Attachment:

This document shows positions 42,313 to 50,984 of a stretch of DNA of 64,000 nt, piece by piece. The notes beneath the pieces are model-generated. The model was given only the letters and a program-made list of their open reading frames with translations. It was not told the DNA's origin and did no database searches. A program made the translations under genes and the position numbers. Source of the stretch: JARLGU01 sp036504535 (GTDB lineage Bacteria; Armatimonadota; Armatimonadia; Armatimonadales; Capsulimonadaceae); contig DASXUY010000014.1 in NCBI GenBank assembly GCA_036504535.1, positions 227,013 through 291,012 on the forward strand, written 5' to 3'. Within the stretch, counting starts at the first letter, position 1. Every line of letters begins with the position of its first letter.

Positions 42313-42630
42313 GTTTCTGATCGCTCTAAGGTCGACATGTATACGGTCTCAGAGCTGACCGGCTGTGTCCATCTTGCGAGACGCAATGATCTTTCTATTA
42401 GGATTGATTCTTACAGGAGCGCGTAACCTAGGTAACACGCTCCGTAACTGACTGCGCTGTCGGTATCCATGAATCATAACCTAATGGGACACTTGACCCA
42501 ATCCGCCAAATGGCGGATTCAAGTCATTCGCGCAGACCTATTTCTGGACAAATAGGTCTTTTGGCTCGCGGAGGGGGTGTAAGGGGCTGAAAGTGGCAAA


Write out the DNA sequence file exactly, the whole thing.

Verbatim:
This document shows positions 42,313 to 50,984 of a stretch of DNA of 64,000 nt, piece by piece. The notes beneath the pieces are model-generated. The model was given only the letters and a program-made list of their open reading frames with translations. It was not told the DNA's origin and did no database searches. A program made the translations under genes and the position numbers. Source of the stretch: JARLGU01 sp036504535 (GTDB lineage Bacteria; Armatimonadota; Armatimonadia; Armatimonadales; Capsulimonadaceae); contig DASXUY010000014.1 in NCBI GenBank assembly GCA_036504535.1, positions 227,013 through 291,012 on the forward strand, written 5' to 3'. Within the stretch, counting starts at the first letter, position 1. Every line of letters begins with the position of its first letter.

Positions 42313-42630
42313 GTTTCTGATCGCTCTAAGGTCGACATGTATACGGTCTCAGAGCTGACCGGCTGTGTCCATCTTGCGAGACGCAATGATCTTTCTATTA
42401 GGATTGATTCTTACAGGAGCGCGTAACCTAGGTAACACGCTCCGTAACTGACTGCGCTGTCGGTATCCATGAATCATAACCTAATGGGACACTTGACCCA
42501 ATCCGCCAAATGGCGGATTCAAGTCATTCGCGCAGACCTATTTCTGGACAAATAGGTCTTTTGGCTCGCGGAGGGGGTGTAAGGGGCTGAAAGTGGCAAA